Nova Scotia Premier Stephen McNeil says the province will be ready to start selling marijuana legally within the time frame set out by the federal government.
On Thursday, Ottawa revealed its long awaited legislation that will make selling and consuming cannabis legal in Canada. While the federal government creates the legal framework, provinces will be tasked with implementing the new rules and enforcing them — including deciding how and where marijuana will be sold.
The federal government set a deadline of having a legal system in place by the end of June 2018.
“We believe we can meet the timeline that is there,” McNeil told Global News on Thursday. “We’ll take what is our responsibility as a province to make sure that we do the next step to have it ready.”
The new law would allow adults 18 and over to possess up to 30 grams of dried cannabis or its equivalent in public, share up to 30 grams of dried marijuana with other adults and buy cannabis or cannabis oil from a provincially regulated retailer.
They would also be permitted to grow up to four plants per residence for personal use, as well as make legal cannabis-containing products at home.
WATCH: Now that the Trudeau government has tabled marijuana legislation, health officials, politicians and pot advocates in Nova Scotia are giving their thoughts over what it will mean for the province. Global’s Steve Silva has more.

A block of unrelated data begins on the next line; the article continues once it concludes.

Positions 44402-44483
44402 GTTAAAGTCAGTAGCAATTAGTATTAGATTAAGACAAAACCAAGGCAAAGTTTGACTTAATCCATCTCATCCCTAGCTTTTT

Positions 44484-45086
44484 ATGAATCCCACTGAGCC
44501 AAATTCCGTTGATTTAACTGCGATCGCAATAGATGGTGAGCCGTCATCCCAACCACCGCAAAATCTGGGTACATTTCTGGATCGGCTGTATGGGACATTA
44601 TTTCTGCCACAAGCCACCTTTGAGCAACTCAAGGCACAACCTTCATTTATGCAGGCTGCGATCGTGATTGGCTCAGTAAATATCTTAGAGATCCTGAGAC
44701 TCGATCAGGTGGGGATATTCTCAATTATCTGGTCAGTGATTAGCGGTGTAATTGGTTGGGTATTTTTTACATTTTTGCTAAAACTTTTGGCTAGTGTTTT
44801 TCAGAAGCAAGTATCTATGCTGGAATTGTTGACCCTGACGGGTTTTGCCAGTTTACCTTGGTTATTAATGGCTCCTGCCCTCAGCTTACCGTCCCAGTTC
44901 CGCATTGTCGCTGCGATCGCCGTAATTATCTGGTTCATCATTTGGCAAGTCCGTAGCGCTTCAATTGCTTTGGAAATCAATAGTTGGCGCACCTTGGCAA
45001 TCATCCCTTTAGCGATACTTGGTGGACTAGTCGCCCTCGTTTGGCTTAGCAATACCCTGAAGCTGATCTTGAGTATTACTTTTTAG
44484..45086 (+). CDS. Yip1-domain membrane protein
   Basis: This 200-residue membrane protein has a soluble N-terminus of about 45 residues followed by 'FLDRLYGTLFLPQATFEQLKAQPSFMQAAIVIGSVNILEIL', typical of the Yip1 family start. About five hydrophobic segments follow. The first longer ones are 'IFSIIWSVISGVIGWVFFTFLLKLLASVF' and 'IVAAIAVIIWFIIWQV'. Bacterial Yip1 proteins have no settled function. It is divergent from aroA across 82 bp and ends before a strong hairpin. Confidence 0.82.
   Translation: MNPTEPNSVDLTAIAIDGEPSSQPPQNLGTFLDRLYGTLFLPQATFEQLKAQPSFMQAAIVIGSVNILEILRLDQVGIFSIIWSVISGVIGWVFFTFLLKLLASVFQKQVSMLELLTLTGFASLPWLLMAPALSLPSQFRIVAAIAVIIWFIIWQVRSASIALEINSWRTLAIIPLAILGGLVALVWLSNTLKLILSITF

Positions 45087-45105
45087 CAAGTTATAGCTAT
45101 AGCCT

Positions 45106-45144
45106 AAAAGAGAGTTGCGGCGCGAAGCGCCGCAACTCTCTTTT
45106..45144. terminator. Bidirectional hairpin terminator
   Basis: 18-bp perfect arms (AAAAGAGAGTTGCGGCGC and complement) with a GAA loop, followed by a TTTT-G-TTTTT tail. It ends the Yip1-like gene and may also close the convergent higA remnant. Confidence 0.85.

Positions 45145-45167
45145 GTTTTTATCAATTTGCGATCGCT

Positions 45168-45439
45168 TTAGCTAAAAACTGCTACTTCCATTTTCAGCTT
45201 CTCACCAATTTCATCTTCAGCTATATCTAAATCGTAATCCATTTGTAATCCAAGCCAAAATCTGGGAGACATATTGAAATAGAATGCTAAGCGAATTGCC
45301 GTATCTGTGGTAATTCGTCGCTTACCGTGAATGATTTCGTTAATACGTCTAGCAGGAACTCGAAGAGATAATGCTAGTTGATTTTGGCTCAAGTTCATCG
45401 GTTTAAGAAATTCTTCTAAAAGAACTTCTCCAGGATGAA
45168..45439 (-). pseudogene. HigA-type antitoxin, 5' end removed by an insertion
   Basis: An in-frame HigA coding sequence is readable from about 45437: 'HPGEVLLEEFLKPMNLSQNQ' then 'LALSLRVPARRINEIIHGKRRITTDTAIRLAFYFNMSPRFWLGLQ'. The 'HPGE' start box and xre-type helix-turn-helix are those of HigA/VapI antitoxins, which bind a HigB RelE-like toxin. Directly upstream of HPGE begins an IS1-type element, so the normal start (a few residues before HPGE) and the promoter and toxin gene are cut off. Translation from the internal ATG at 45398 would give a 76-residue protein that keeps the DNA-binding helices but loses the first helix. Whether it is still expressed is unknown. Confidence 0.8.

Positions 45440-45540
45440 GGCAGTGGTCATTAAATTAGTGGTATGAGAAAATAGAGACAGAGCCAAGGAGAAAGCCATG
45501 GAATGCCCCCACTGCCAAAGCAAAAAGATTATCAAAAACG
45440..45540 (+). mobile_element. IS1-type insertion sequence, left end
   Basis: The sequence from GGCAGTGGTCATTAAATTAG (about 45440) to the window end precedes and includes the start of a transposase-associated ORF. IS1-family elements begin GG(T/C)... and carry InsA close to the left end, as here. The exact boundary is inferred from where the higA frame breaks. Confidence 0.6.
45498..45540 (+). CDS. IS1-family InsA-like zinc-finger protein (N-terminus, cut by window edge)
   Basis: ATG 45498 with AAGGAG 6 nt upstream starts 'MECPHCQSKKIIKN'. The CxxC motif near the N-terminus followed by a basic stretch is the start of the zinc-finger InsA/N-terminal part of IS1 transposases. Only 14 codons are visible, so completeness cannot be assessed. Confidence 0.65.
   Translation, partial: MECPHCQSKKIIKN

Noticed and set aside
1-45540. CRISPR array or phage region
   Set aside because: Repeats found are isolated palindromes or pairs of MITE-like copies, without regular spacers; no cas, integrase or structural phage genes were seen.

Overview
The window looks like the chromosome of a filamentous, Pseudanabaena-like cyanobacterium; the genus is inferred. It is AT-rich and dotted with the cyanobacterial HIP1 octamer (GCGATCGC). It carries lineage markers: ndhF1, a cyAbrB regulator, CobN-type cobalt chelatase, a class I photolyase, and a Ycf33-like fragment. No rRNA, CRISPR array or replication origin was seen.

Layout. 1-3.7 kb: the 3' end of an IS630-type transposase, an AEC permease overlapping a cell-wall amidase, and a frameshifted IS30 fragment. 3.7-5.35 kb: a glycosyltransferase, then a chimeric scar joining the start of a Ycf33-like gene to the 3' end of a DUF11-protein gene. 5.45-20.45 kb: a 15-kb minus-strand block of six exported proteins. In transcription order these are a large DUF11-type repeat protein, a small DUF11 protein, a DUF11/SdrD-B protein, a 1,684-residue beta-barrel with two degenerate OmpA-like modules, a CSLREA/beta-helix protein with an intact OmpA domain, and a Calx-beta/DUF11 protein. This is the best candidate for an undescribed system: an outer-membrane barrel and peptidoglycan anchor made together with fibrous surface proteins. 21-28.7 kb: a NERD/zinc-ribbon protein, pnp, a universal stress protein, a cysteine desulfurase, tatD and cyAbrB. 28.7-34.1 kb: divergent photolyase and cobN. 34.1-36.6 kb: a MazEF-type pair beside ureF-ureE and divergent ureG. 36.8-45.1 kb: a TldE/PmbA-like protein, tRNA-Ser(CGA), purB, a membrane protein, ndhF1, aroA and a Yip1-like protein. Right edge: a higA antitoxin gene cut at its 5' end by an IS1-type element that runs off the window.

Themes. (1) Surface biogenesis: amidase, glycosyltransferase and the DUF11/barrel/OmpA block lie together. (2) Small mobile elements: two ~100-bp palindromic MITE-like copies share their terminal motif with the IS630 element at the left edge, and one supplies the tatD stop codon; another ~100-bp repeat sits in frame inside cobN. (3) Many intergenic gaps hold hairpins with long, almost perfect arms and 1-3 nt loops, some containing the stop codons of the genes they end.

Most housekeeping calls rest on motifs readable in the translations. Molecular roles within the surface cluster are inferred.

On Wednesday, the province’s chief medical officer of health Dr. Robert Strang told reporters it will take the province a “significant amount of time” for the province to introduce its own legislation.
Strang said officials are “very concerned” about a summer of 2018 timeline.
“We’re talking about at least a two year time period to do this properly and do this well,” he said.
But McNeil said “it’s possible” to meet the federal government’s timeline in part because provinces and policing agencies have already started the work.
McNeil advocating for one system for Atlantic Canada
The provincial Liberals have consistently called for unified rules for selling marijuana across Atlantic Canada, including age, pricing and distribution. McNeil said the issue was discussed at Wednesday’s Atlantic premiers conference and all four premiers are on the same page.
“It’s important for Atlantic Canada to do one system,” he said. “We don’t want people jumping across the border unnecessarily.”
He said the goal of legalizing cannabis is to make sure it’s not as readily available for young people as it is today. He said the province will also be putting “a lot of focus” around preventing cannabis impaired driving.
—With files from the Canadian Press.